I hope this helps.
With my best regards,
Rabbi Boruch Clinton
Question: I am having difficulty understanding the concept of G-d giving the Jews challenges so that he can reward us when we overcome them. Specifically, if Jews are generally the recipients of these commandments and rewards, why do non-Jews have the same challenges? What is the purpose for them?
An example is the “Yetzer Ha-rah” (our internal inclinatin towards evil) that tries to sway Jews to do sexual action forbidden by the Torah. Non-Jews get the same temptations yet no reward or punishment. Why do they have a “Yetzer Ha-rah”? If they do not have one, what is the difference between the Jew’s desires and the non-Jew’s?
Answer: Interesting questions. Here’s how I would address them:
I would first slightly rephrase your words. The purpose of the commandments is to “perfect” the Jews (rather than “reward” them) – see Braishis Rabba 44:1. Reward will come in its good time, but it isn’t the purpose. The challenge of living up to the Torah’s standards is meant to imbue in us the attitudes and instinct God wants for us.
Now we might rephrase your question. Why do Jews need these commandments more than non-Jews?
Perhaps we actually don’t…maybe they need it just as much as us. But perhaps God somehow provided non-Jews with the opportunities for inspiration to achieve perfection in different ways (through the Seven Mitzvos?). Or perhaps, not having adopted the Torah voluntarily, they don’t have any “easy,” well-marked path in this area.
I can’t know for sure, but I suspect that my first possibility is more likely.I hope this helps.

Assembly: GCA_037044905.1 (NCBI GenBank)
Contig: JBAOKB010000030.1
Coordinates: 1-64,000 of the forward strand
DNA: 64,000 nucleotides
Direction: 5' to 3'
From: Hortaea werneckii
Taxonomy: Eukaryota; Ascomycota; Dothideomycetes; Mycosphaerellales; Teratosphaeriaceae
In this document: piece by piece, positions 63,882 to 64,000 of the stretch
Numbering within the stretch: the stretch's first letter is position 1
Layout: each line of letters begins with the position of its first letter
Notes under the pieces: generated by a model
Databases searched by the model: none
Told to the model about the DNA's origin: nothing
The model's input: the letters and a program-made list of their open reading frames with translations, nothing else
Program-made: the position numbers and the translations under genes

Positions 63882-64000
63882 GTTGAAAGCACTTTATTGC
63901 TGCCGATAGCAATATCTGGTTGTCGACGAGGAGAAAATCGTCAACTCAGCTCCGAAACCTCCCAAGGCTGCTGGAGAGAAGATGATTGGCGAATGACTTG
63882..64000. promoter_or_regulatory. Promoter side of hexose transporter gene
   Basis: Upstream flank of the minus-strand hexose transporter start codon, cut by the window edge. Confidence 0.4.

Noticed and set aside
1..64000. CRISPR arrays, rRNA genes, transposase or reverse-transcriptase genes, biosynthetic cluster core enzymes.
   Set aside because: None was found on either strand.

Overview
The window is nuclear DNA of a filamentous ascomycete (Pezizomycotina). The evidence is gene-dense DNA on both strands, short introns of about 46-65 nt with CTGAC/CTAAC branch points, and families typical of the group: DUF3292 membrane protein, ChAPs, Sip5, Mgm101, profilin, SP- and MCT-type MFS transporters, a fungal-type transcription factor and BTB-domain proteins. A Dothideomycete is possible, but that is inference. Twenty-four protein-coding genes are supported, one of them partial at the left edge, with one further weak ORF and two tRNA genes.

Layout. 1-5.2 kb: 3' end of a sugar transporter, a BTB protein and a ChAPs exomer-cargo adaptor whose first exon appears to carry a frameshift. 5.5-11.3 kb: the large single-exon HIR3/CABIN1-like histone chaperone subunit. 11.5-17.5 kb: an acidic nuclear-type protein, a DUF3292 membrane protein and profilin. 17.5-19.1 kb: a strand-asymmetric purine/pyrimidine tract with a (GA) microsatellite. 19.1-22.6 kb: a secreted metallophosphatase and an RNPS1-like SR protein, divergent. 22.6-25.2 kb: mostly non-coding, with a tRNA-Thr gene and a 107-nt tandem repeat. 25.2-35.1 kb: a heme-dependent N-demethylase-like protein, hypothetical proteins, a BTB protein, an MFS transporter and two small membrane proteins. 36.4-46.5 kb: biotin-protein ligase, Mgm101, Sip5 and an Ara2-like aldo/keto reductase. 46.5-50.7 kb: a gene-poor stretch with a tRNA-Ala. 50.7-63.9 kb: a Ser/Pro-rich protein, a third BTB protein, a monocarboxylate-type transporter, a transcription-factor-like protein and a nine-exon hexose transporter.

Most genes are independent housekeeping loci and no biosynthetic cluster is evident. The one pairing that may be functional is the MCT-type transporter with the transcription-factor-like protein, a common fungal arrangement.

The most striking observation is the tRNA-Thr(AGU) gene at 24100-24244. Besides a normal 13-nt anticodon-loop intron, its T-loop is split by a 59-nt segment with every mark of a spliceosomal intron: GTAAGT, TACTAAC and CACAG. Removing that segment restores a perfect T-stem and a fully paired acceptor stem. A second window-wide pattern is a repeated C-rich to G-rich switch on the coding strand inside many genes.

With my best regards,
Rabbi Boruch Clinton
Question: I don’t see how G-d is the Only One in existence—I know that I exist (“I think, therefore I am”) and I know that other people, etc. exist. However, I can accept that there’s only one all-encompassing Creator who’s eternal and can do anything imaginable (except for destroying Himself or creating another god like Himself) . . . I call this one and only god Hashem. Is this heretical?
Answer: Your point is a very good one. It is very hard to understand how God is the Only One in the universe, given that we see everything else in the universe which appears to have an existence of its own.
It is clear that we believe that God is indeed the Only One in the universe. How this can be is, at least now, beyond our comprehension. So you are in good company for being confused or unclear how this can be.
Rather, our Sages teach us, that only in the future time, after the Messiah has arrived, and a new world order, so to speak, emerges, will it become clear to us the reality of God as the Only One. It is as if we wear translucent glasses in this world, and so we can see the world, but not clearly. In the future world, those glasses will be replaced with transparent glasses, and the picture will be crystal clear. Of course, the analogy only goes so far, since we dont realize we are wearing foggy glasses—everything appears clear to us.
So, one might say, that there is a certain element of faith required to accept that God is the Only One.
Rabbi Yoel Spotts